Quitting Your Job, Sailing Away... Is it always rosey? - Page 47 - SailNet Community
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Re: Quitting Your Job, Sailing Away... Is it always rosey?

Sixty seven miles to their destination then this happened....

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Re: Quitting Your Job, Sailing Away... Is it always rosey?

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Sixty seven miles to their destination then this happened...
Yikes. Glad they made it, which I assume is not a spoiler or the vid wouldn't be posted. I simply can't imagine filming it, while trying to deal with the leak. Butyl tape was a silly idea, but I can't fault any skipper from trying anything.

Hulls are hard to crack, so that' a real mystery. I've never seen their stuff. What make/model do they sail?
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Re: Quitting Your Job, Sailing Away... Is it always rosey?

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I'm looking for that balanced sweet spot. I'm early retirement eligible in 10 months. Hard to believe. I sometimes wonder if others life circumstances influence their desire and opportunity. While none are absolutely limiters or enablers, I would think having parents that are still alive, or younger children provides a different set of decision points than being single and sailing off. No right or wrong.

I will not be retiring in 10 months, rather another 5 years is more likely. I enjoy what I'm doing and it should provide for more economic security for me and my family. I think the one factor many fail to consider is their quality of life in their final years, which can be extraordinarily expensive. My path will more likely involve a ramping down along the way, allowing more time for what I want to do in retirement, without being fully retired. We're all blessed to have any choice at all, no matter the economic spectrum. My good health allows for options, presently anyway. I have many friends who are nearly a decade older and they hit many more routine land mines with their health.

Here's a funny progression I think is fairly true...

20s... invincible
30s... you begin to realize you can hurt your body
40s... you begin to realize you should avoid those thing that hurt your body
50s... you awake with things that hurt and have no idea what you did
60s... you walk a health mine field you laid over the past 50 years and there is little you can do to change it now
70s+... return to adolescence, you won the game.
Interesting post!

Youth is wasted on the young though a platitude rings true.

Clearly to get it together to leave and sail away requires consider money and experience. Both usually don't happen until at least mid life for the vast majority of sailors. Mid 30s without too many family strings is optimal for childless couples. But they likely have living and soon to be needy parents and may or may not have siblings to support those parents when you're out on the infinite blue. I left at 38 after both parents had died... unmarried with no children... and a chunk of savings... and was able to close my small practice.... which still took some time.

Older people may have grown children, grand children and more needy parents still hanging in there. This makes it very hard to go for the blue... and frankly a bit selfish... maybe. But time is a wastin' so you need to bite the bullet or you'll be taking risks that a younger and stronger you would not have been faced with.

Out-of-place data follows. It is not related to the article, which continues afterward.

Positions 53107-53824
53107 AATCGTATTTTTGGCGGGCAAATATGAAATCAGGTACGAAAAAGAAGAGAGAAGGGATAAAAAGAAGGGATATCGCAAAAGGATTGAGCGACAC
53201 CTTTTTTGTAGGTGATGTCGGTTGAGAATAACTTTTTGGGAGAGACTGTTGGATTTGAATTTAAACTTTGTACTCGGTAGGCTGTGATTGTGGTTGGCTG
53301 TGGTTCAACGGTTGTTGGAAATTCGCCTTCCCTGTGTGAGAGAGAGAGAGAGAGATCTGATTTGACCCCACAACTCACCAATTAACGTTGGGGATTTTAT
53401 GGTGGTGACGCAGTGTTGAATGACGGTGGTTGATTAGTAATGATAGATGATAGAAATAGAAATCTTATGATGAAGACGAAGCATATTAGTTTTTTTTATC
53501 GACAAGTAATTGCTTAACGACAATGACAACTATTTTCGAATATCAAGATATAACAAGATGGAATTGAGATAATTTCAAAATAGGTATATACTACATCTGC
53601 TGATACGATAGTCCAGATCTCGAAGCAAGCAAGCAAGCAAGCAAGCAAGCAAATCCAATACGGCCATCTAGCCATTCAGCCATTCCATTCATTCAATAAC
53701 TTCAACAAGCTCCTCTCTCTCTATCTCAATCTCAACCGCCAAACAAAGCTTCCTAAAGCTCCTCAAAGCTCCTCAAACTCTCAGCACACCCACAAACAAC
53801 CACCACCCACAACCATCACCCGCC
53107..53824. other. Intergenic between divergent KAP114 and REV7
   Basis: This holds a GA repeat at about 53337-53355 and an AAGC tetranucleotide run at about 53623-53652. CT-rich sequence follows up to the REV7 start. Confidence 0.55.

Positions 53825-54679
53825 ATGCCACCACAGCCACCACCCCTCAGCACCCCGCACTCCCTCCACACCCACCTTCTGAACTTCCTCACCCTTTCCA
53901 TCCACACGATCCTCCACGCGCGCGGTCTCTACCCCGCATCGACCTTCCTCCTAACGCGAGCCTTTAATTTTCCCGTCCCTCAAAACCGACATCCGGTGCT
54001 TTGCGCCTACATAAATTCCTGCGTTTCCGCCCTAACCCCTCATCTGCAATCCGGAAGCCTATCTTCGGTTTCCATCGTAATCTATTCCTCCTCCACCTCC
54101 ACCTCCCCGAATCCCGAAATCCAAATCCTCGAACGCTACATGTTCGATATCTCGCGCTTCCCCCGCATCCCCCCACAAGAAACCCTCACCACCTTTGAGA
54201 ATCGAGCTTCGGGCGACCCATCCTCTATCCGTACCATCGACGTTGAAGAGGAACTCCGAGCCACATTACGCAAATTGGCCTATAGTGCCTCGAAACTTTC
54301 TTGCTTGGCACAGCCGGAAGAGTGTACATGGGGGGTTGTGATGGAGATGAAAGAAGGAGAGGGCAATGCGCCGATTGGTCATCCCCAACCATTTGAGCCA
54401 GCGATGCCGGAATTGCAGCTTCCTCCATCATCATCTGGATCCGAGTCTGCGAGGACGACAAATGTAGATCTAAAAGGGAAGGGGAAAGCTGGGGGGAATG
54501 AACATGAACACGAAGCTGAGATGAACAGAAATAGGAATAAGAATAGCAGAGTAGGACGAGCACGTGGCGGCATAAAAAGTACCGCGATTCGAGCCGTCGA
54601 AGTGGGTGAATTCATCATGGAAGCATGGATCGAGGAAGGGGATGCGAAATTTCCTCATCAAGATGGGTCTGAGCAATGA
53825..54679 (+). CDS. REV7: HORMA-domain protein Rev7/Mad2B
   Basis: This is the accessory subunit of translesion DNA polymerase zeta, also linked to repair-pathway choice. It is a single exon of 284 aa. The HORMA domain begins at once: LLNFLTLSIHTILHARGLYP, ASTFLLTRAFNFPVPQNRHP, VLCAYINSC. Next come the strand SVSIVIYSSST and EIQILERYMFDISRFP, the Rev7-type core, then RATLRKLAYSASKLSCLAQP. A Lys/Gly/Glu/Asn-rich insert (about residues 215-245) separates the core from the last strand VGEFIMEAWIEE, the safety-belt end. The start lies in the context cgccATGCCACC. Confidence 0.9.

Obviously most people are forced to delay the "dream" for all manner of reasons... mostly family, funds, and all manner of dirt entanglements.

I decided to do what amounted to a "sabbatical" a kind of active retirement in mid life when I was in way better shape than most retirees are. Heck my dad passed without any retirement and that is not all that uncommon.

My approach worked for me... I suppose some mid lifers haul their young family along because they chose to do the family thing on schedule. I had I 5 year ramp up learning prep curve and then 4 years out there on the blue and returned to do what most sailors do.... weekend use because they have a job and other dirt commitments.... like building a "nest egg" to pass to their children.

Note: give you children an education and let them figure it out for themselves... if they get in trouble you will be the first person they come to for a life line. If you pay for college that is an enormous leg up!

+++

My advice which is not worth the paper its wrtten on.... is rather than quit and close down your dirt "matrix"... would be to find a way to take a decent length "sabbatical" on the order or months up to a year... not years... maybe end of summer to next spring... cruise away... live aboard... experience paradise and then come back to your matrix and pick up where you left off... more or less. This is not easy to do I suspect.... but it is doable. Rent out your digs... to make the dirt carrying expenses an easier burden maybe.

If you sail off after shutting down your dirt matrix... you will have a very tough time to build another one perhaps.

It's way way way more "fun" and easier to cruise off the grid when you are not an old foggie.

pay attention... someone's life depends on it

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Re: Quitting Your Job, Sailing Away... Is it always rosey?

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Yikes. Glad they made it, which I assume is not a spoiler or the vid wouldn't be posted. I simply can't imagine filming it, while trying to deal with the leak. Butyl tape was a silly idea, but I can't fault any skipper from trying anything.

Hulls are hard to crack, so that' a real mystery. I've never seen their stuff. What make/model do they sail?
Yeah they are still gung ho to keep sailing after repairs. Good for them. Not sure what cracked the hull. Could be anything floating palm tree or water logged coconut? whatever it was they did not see it since it happened at night.

Would like to know what the goup/epoxy the fishing boat guys gave them. Looks like they also gave them a fiberglass patch too. Those fellows were prepared. Saved their boat.

I don't follow them normally so I don't know what make their boat was. Seems the hull might be a little on the thin side though.

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Re: Quitting Your Job, Sailing Away... Is it always rosey?